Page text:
The future of his game is unpredictable in a hopeful way. (In college, his scoring jumped from 12.6 points per game his junior year to 22 as a senior.) With those long arms and quick feet, Fields could become the game’s premier lockdown defender. Or two to three years down the road he could slide onto the bench, embrace a new role, and become Sixth Man of the Year. He could be the best rebounding guard of his generation—the average NBA guard pulls down about two defensive rebounds a night. In his rookie year Fields grabbed five, leading the entire league. He also finished fourth among all guards in offensive rebounds (1.3 per game), slithering his way into the paint for what seemed like one applaud inducing put back layup a night—or draw a blueprint for the 21st century’s prototypical glue guy.

In the weeks leading up to the Knicks deal for Anthony, Fields was the one piece Donnie Walsh wouldn’t part with. Not only was he cheap, young, and talented, but as a general manager combing through the second round’s scraps searching for a golden nugget, Walsh views that 39th overall pick as a representation of his own intelligence. Or, more modestly put, a lucky charm. Fields symbolizes the organization’s shift from humbling humiliation to puffed up pride as much as Carmelo and Amar’e, and in a way he’s equally important. He’s already proven capable of competing in the NBA and, barring significant injury, should have a long, productive career. However, unlike Anthony and Stoudemire, he’s able to play his entire career as a child of the Knicks, growing up under the city’s eye, making mistakes, finding success. Should the Knicks reach the mountain top anytime in the next five years, he’ll be the only one to say he was there from the start and be telling the truth.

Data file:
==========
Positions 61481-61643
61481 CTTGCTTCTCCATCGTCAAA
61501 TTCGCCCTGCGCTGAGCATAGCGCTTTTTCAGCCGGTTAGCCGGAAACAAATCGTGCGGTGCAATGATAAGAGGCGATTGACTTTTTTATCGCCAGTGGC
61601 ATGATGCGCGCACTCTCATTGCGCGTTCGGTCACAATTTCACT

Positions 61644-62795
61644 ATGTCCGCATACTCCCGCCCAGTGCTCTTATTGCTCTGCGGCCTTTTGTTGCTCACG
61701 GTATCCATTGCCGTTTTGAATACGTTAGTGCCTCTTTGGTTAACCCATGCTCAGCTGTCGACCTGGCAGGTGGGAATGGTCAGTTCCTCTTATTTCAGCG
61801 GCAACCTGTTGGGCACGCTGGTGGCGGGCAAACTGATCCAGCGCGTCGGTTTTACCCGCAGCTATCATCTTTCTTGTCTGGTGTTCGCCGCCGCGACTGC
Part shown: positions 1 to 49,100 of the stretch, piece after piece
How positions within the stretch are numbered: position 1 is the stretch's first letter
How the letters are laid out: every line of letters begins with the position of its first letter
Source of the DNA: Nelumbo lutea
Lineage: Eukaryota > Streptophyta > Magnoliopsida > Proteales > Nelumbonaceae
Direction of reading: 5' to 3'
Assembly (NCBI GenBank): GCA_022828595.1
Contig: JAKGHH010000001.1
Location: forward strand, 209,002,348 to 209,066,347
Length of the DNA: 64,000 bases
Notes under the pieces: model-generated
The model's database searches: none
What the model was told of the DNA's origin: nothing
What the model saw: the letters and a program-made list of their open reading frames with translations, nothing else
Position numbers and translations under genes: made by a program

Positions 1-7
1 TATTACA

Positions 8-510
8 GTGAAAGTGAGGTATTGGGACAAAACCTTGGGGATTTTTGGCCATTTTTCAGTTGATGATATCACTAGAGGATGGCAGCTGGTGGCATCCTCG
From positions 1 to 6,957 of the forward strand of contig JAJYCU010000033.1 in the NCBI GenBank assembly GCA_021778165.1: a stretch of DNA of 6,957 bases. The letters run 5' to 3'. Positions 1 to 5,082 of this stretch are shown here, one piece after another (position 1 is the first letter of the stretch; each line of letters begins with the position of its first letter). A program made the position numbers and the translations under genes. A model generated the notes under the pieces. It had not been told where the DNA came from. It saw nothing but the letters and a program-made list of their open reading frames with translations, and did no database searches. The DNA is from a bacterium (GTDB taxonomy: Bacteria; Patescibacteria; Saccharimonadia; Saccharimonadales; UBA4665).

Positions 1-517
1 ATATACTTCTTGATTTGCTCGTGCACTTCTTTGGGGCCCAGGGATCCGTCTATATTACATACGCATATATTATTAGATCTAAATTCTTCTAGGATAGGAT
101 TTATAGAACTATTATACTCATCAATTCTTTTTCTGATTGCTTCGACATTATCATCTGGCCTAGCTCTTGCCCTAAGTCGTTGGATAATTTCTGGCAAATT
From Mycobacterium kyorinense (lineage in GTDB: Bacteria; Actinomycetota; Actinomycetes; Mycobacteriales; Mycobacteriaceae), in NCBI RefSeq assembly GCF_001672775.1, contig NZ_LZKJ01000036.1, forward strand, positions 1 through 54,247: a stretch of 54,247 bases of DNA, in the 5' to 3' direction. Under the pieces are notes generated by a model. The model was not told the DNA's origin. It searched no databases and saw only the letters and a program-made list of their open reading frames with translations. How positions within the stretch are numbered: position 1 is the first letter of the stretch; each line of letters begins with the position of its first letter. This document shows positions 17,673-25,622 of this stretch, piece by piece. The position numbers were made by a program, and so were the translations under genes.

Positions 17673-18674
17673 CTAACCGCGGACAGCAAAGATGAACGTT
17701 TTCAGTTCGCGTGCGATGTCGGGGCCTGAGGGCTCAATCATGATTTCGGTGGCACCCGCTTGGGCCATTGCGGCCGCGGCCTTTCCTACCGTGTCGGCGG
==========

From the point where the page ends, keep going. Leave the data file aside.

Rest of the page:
But just as there’s no limit on his success, who’s to tell how low he can go. What if Fields can’t figure out how to play alongside Carmelo? What if his poor play in the last few months of this season carries over to next year? What if his confidence is rattled more than we think? That’s the old Knick fans way of analyzing Landry’s struggles. One night shortly after being swept by the Boston Celtics, Fields was booed at a Yankees game. Like the nonexistent dandruff that doesn’t sit on his broad shoulder, he brushed the criticism off, smiled at the crowd, and went on enjoying the game.